Julie adds, “We really wanted the tone to be positive. It’s such a serious topic, and there is a potential for these conversations to get dark. Emotions are high, and that can lead to negativity. We’ve really made an effort to establish a tone of encouragement and positivity, to be a white light in all of the darkness that comes with divorce. We’re not Pollyanna about it, but we’re positive in a practical way.” Their initial nerves about how site visitors would respond were put to rest when they saw women ready to connect and to be encouraged and supported.

Angela, a divorced stay-at-home mom in California, says that the site, which launched within a month of her divorce papers being filed, came at the perfect time—just as she desperately needed someone to talk to who would bring positivity and make her feel secure, as everything in her life was changing. “I didn’t know where to begin,” she says. “There is a lot of vagueness around divorce, and I was trying to make decisions about things I had been removed from for years.” Angela came across the video, “Starting Your Divorce? Do These 5 Things First,” and took comfort in the concrete steps recommended by someone who knew what she was talking about. “It’s great, timely advice—actual legal advice. My girlfriends give great advice, but we’re all in different states and different situations, so it feels like the blind leading the blind in a legal sense. Pilar’s legal knowledge is such a comfort.”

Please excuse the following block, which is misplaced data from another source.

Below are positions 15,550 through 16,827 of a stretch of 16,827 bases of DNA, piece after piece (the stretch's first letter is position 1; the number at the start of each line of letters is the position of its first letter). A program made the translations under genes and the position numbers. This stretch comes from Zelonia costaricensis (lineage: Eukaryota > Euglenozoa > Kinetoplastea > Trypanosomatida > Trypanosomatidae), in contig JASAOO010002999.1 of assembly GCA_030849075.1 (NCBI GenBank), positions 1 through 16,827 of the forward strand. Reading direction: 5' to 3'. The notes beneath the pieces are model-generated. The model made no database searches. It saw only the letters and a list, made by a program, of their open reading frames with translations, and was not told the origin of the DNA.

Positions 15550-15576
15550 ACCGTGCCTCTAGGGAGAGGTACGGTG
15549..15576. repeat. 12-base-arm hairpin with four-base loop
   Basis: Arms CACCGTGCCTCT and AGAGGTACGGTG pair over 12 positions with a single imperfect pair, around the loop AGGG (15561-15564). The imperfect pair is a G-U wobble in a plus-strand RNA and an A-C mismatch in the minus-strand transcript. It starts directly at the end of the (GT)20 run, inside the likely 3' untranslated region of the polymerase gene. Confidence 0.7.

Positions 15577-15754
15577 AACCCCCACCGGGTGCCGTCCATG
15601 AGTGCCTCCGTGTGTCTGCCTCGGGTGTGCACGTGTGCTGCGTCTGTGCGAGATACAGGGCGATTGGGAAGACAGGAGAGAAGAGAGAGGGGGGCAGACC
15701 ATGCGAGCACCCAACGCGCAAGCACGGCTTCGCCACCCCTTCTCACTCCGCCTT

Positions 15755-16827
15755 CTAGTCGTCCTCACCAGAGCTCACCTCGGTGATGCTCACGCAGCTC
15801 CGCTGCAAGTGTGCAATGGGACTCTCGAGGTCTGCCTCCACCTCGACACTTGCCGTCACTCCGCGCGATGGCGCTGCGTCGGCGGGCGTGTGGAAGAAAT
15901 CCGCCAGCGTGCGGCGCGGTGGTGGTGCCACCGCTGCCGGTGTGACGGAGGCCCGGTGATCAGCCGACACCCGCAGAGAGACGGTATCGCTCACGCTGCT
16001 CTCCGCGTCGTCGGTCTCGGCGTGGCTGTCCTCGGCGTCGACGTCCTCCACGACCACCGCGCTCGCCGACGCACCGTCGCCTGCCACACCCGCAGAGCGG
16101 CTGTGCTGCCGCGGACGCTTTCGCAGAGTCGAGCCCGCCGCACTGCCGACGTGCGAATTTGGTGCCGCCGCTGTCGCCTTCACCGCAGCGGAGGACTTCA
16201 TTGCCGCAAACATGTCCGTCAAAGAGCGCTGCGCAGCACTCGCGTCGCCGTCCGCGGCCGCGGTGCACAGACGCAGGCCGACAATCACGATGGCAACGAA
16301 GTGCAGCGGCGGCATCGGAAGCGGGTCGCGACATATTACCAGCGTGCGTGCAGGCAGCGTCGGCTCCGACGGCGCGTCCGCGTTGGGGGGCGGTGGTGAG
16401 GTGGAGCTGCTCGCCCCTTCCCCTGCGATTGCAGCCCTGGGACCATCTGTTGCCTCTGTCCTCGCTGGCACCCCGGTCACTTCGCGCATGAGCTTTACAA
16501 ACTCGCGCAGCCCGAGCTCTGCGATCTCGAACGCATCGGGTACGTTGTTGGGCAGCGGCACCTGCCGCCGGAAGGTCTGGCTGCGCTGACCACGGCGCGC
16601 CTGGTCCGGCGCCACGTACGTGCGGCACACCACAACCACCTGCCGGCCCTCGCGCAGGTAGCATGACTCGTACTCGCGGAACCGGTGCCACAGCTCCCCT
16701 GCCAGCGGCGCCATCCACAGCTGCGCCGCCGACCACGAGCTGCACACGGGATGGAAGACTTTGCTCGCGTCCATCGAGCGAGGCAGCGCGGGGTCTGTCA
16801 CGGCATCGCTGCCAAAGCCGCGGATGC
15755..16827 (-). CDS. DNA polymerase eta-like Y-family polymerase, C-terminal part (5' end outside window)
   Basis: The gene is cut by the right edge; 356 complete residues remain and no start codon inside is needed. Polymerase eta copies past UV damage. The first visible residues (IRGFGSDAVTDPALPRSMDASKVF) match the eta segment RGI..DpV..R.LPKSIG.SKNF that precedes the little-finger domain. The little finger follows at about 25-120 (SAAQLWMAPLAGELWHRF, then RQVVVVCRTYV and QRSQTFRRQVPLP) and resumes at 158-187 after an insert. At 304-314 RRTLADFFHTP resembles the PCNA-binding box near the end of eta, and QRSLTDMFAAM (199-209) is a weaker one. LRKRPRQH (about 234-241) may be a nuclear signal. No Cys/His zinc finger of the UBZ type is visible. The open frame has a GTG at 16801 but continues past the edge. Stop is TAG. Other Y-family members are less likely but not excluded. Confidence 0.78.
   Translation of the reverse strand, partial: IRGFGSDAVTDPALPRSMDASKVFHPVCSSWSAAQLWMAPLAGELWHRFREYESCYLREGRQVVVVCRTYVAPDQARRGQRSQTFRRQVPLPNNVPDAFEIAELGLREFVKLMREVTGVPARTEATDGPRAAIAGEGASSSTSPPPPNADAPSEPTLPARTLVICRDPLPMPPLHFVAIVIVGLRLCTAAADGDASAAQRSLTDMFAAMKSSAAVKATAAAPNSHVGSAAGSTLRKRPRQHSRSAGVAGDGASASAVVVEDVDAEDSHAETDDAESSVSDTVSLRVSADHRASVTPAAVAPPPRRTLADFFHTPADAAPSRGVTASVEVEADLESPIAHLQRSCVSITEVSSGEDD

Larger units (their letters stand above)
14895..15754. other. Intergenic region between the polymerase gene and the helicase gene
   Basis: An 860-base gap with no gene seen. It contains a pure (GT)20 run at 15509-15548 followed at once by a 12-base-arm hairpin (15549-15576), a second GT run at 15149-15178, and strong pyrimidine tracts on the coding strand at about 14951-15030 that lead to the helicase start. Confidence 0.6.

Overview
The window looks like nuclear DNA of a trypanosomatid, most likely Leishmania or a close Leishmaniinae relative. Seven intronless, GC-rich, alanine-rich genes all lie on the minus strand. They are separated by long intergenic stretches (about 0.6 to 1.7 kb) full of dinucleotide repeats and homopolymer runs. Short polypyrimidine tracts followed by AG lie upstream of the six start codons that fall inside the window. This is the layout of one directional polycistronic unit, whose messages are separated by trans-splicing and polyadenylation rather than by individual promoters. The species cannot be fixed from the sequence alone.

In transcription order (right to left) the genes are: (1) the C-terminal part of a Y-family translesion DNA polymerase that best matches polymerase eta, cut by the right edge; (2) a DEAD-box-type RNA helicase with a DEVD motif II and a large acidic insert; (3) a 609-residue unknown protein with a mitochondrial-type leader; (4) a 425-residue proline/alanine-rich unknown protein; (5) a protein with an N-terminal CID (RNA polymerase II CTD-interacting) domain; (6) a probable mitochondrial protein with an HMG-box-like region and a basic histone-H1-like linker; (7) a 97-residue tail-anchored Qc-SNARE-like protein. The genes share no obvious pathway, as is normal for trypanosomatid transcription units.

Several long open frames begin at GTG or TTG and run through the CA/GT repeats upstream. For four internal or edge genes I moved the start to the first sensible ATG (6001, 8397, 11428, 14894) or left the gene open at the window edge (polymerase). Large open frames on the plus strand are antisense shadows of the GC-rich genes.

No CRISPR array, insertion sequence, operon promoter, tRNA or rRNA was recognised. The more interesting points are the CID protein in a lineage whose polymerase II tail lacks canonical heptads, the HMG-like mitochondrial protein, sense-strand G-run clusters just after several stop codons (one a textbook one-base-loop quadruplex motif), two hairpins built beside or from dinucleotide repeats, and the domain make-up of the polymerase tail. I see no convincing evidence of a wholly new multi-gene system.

“I log in and post often because it really takes a community,” Angela says. “As a stay-at-home mom, no one else in this process—not the judge, not the lawyers—knows where I’m coming from. And so much of the information out there is just, ‘this is the norm.’ But with Pilar and Divorce In Good Company, I get what’s best for the kids and learn how to get through this without them being scared. So many other forums are negative—all about revenge, or ‘woe is me,’ or trying to cheat the system. This site is about putting on your big-girl pants and dealing with it. And that’s what I needed.”